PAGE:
Posted 7th September 2012 | 7 Comments

Southern may need 'cap and collar' support

Picture of Southern trains

"Southern has started to be impacted by the economic environment, as the bid model assumed stronger economic growth rates than are currently being experienced"

SOUTHERN may need revenue support in a year from now, because growth has been weaker than expected. The warning has come after Southern's major owner Go-Ahead Group reported a drop in overall operating profits of 4.9 per cent. However, Group revenues rose by £126.8 million, to £2,423.8 million.

Go-Ahead, which also operates Southeastern and London Midland via its 65 per cent share in Govia, as well as several bus companies, said London Midland had achieved 'particularly strong' underlying growth, with passenger journeys up by 7.4 per cent.

But a rise in premiums due to the Government for Southern in conjunction with lower-than-expected revenue means that the 'cap and collar' provisions in the franchise contract may be activated in later 2013. In such a case, the DfT shares the deficit with the operator.

Southeastern received revenue support of £48 million in 2011-2012, up from £22.6 million the previous year.

Go-Ahead chief executive David Brown warned he was expecting a weaker performance on Southern.  He said: "Overall, the Group’s rail division performed well during the period, with strong operational performance across all three franchises and good passenger revenue growth, particularly in London Midland. Southern has started to be impacted by the economic environment, as the bid model assumed stronger economic growth rates than are currently being experienced.

However, he was also optimistic about the Group's results in general, adding: "Our three rail franchises carry almost a third of all rail passengers in England. We have significant experience of successfully managing complex commuter franchises and delivering industry leading projects and will be using this expertise to deliver a strong bid for the new Thameslink franchise.

“Despite the challenges facing the economy, the new financial year has started well and trading is in line with the Board’s expectations. We operate in a market that has many fundamental strengths and we are well placed to benefit from the growing need for a sustainable and efficient public transport system.”

The dividend for 2011-2012 was unchanged at 81p.

Reader Comments:

Views expressed in submitted comments are that of the author, and not necessarily shared by Railnews.

  • Joel Kosminsky, London

    If the government has to spend new money to bail out TOCs, where will it come from? The madness of rail franchising is taxpayers paying for failure, whether operational or the economy. Is Southern saying they'll make a genuine loss, or just that financial support criteria may be triggered. They could get the best (for them - worst for us) of profit and taxpayer money.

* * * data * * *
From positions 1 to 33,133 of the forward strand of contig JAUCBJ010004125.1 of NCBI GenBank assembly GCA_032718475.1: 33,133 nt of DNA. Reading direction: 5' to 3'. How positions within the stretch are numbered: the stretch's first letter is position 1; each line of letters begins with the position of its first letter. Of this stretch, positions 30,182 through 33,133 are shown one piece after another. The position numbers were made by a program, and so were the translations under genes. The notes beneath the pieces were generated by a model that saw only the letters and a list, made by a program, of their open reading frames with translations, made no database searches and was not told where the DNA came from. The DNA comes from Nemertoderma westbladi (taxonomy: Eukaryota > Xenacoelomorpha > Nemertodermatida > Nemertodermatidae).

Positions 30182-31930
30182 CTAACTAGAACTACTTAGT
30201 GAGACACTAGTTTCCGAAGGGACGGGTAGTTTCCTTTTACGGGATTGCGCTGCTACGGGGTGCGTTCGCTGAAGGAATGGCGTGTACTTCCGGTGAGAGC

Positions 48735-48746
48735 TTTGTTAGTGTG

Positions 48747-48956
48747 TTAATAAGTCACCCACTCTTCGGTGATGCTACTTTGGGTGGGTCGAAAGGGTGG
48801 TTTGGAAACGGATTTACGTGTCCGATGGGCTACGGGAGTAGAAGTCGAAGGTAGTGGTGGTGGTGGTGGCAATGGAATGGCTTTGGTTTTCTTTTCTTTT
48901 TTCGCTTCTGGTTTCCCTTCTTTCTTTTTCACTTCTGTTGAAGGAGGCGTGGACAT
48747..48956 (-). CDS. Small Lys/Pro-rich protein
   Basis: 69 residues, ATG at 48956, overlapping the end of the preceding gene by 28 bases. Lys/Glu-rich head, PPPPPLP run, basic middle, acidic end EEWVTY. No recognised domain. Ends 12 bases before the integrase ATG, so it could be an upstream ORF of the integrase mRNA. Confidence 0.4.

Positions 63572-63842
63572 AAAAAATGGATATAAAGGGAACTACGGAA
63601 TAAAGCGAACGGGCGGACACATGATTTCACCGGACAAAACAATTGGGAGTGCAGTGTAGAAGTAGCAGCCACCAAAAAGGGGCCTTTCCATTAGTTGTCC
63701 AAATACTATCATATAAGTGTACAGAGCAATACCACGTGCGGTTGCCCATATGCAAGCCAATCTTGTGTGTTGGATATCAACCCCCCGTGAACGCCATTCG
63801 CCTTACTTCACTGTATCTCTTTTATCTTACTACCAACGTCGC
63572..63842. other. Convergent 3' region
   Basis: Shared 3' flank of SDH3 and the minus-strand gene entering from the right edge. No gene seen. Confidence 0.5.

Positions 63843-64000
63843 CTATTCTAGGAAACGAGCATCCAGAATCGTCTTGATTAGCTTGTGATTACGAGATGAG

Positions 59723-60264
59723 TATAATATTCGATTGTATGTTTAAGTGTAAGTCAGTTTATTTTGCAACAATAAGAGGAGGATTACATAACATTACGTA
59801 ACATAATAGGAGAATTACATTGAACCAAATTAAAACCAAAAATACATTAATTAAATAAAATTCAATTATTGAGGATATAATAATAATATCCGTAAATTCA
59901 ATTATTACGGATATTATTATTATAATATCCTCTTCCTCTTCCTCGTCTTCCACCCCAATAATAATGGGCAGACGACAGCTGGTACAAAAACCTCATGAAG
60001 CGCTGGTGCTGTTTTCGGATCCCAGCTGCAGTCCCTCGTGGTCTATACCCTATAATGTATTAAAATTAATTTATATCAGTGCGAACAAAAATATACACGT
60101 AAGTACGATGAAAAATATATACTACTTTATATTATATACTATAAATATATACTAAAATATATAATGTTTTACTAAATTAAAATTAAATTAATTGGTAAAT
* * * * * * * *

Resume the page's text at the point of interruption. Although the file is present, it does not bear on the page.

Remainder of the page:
• Tony Pearce, Reading

    Does it indicate that other franchises may be in trouble as the recent growth in numbers takes a nose-dive ? I have been suprised that numbers of passengers have seen such boyancy in the recession but with disposable incomes being really hit all round maybe passngers are now cutting back, or even working from home. Apart from Commuting other rail travel is not really necessary. Leisure can easily be cut and so can much business use. I remember a few years ago when my 1st class rail travel was stopped and I was told to use the phone and internet instead to contact business colleagues and clients. In an instant was gone one of my very special and enjoyable perks.

  • Philip Russell, Carlisle

    I think southern are one of the better T.O.C.s in the uk but like so many others with virtually no work done on efficiencies since the end of the BR era others are bound to suffer the same fate before the recession is eventually over

  • Des, Stafford

    This shows again how misguided the franchising process is when the DfT finds that its budget is to be adversely hit by a "commercial" operator that is failing on its forecasts. If the Go-Ahead Group has a problem with their Southern constituent but is doing nicely with London Midland, then it's time arrangements were made to cross-subsidise. They should not have it all ways - it is a case of 'heads I win and tails you lose'. It exemplifies why I have no confidence in the DfTs handling of the West Coast franchise.

  • Tim Gunnery, Congleton

    I wonder what standard of service would have been provided by B.R. with this level of funding and some decent technical / operational management....both funding and good management were denied to B.R., but the professionals still managed to do better and at less cost to the taxpayer...despite the efforts of the oxbridge / public school mafia getting in the way...

  • The Heretic, Hove

    Only a drop in the ocean in overall terms, but the finances of the railways in the south would be vastly improved by getting moving with the BML2 proposal (to re-open Lewes - Uckfield as part of an alternative route from the south coast to London), sparking up the Marshlink between Ore and Ashford and a spot of conductor rail infill to allow electric operation over the entire Tonbridge to Reading line. Then there'd be no need to maintain two disparate types of traction within the passenger fleet, better rolling stock utilisation. Oh yes - and the CO2 thing as well. Making sure more Brighton commuters could get a seat for their season ticket money wouldn't hurt either!

  • Martin Marrison, Sussex

    Not sure how this works out as Southern trains are more and more packed the service is apaling most weeks the train i get is either canceled or short formed. So is it any suprise growth has been reduced?